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Updated: Mon, 31 Mar 2014 13:41:40 GMT | By CBC News, cbc.ca

Canada Pension Plan reform could benefit Canada, study found



Minister of State for finance Kevin Sorenson supported the decision to reject the idea of raising CPP premiums, saying it would kill jobs. Adrian Wyld/Canadian Press

Minister of State for finance Kevin Sorenson supported the decision to reject the idea of raising CPP premiums, saying it would kill jobs. Adrian Wyld/Canadian Press

Internal research by the federal Finance Department says there would be economic benefits from expanding the Canada Pension Plan, and it suggests the country could afford an improved plan in a strong economy.

Kevin Sorensen, the junior finance minister, had been critical of efforts by the provinces to expand CPP benefits, quoting from the study when he said between 17,000 and 70,000 jobs could be killed by extending the CPP.

After a December meeting with provincial finance ministers, federal finance minister Jim Flaherty rejected a proposal backed by all 10 provinces to boost CPP premiums, saying he believed it would hurt the economy.

But a summary of the internal study he used to justify that decision shows a more nuanced take on expanding CPP. The document concluded that improved pension benefits could help Canada’s economy in the long run.

The Canadian Press obtained a copy of the Dec. 13 briefing note for Flaherty under the Access to Information Act.

"In the long run, expanding the CPP would bring economic benefits," says the briefing note. "Higher savings will lead to higher income in the future and higher consumption possibilities for seniors."

The current CPP annual benefit is $12,150, and most Canadians get less than $7,000, because of earlier retirement or time out of the workforce. Even with Old Age Security and Guaranteed Income Supplement (GIS), the pension benefit adds up to just over $16,000.

Internal briefing on CPP premium

The federal analysis also says CPP improvements phased in over a period of time could be absorbed in more robust economy.

It looked at the phase-in of premium hikes from 1997 to 2003 that boosted contributions and made the plan more financially sustainable for the period when the baby-boom generation is retiring.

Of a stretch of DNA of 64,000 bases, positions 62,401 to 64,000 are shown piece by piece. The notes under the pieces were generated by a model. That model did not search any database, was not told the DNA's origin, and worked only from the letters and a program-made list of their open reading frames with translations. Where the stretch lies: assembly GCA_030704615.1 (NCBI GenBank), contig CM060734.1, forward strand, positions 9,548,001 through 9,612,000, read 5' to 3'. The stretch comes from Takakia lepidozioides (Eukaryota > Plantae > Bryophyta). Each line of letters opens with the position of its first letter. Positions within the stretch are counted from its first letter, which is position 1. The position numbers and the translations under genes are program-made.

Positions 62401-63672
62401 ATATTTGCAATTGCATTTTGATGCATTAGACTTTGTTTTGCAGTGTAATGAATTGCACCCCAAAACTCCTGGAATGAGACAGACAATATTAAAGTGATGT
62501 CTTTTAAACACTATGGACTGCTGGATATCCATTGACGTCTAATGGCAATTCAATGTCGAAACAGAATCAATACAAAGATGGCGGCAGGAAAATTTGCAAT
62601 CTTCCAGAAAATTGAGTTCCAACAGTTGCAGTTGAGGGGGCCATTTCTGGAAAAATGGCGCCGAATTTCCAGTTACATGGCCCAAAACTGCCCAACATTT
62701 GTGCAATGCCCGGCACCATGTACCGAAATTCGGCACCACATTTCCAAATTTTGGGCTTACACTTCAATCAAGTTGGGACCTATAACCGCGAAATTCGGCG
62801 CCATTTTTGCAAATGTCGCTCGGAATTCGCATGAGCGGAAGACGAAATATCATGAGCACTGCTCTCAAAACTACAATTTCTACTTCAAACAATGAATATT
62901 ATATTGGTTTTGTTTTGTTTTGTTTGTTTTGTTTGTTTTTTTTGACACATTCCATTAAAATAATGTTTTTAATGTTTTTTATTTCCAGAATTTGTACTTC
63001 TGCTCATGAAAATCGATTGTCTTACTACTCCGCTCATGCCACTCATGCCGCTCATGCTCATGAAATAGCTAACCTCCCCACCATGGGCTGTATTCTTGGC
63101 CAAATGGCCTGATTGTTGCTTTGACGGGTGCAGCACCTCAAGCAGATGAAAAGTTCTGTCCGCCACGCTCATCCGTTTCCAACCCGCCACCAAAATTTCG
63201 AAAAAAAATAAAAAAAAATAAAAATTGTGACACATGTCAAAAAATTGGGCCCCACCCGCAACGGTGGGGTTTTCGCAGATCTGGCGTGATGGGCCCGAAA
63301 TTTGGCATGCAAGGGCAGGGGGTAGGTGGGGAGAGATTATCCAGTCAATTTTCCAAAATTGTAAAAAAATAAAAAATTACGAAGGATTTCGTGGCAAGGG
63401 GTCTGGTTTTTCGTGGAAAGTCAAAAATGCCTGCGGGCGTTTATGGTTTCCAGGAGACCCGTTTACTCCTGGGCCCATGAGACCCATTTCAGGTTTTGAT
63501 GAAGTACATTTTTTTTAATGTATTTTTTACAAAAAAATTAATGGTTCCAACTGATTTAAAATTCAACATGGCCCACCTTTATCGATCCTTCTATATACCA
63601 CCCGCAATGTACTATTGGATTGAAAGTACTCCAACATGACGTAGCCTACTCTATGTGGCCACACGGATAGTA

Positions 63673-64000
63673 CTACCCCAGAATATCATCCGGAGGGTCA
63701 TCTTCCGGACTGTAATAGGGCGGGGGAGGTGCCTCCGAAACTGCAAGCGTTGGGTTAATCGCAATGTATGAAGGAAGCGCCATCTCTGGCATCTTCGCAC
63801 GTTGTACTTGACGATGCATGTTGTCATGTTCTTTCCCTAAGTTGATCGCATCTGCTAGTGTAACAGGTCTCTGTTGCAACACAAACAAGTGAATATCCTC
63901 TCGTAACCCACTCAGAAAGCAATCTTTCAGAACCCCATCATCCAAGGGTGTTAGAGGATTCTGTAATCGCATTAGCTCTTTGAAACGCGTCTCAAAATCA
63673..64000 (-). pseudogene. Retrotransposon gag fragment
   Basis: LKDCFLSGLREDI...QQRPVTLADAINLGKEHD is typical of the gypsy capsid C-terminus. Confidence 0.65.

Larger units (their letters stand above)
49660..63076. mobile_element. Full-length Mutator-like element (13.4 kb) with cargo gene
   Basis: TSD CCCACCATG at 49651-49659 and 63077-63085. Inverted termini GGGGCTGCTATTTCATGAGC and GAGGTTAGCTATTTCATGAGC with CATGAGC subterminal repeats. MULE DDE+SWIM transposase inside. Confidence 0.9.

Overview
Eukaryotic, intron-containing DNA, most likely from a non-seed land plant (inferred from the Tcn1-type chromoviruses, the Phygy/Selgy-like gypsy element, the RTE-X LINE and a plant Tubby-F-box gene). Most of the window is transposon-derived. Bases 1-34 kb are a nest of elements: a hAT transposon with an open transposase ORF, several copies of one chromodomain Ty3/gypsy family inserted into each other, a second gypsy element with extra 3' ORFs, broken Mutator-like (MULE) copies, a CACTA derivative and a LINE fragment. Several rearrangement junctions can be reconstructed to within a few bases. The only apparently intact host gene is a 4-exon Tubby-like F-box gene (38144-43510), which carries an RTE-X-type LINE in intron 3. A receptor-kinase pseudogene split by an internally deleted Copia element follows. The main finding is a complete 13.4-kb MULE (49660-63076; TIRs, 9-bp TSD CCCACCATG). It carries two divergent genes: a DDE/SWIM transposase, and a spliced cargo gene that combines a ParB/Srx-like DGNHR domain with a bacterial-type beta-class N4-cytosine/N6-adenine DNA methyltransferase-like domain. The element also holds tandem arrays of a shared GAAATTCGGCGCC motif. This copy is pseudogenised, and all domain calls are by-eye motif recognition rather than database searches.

"If such an increase is implemented at a time of robust economic growth, as was the case during the late 1990s … the impact would be outweighed by the underlying strength of the economy," it concludes.

It does warn of a sharp shock to the economy if boosted CPP premiums are phased in over one year, though that was not the plan put forward by Ontario, P.E.I. and other provinces, which had advocated bringing in increases over five to 10 years.

Flaherty preferred voluntary plans

In rejecting their proposal, Flaherty exhorted middle-class Canadians to save more and extolled the benefits of voluntary programs created by the federal government, including tax-free savings accounts and pooled registered pension plans.

Ontario Premier Kathleen Wynne reacted to the rejection with bitterness, pledging to go it alone on creating a pension plan for all Ontarians. Pension reform has become a major plank in her re-election campaign.

The provinces had argued that a large public pension plan, with good financial management, would provide a more secure retirement for Canadians than the current hodgepodge of underfunded private plans and voluntary savings vehicles.

 A spokeswoman for the finance department, Stephanie Rubec, did not say whether the briefing note or the results of the internal study had been shared with the provinces.

In a statement in the House of Commons last week, Sorenson said Canadians do not want to pay the higher payroll taxes that would result from CPP reform.

"CPP expansion will prevent...businesses from hiring new workers, as well as force them to economize by either reducing hours or laying off existing employees," he said..

"We want to do what is right for Canada. Canadians do not want to pay higher payroll taxes."

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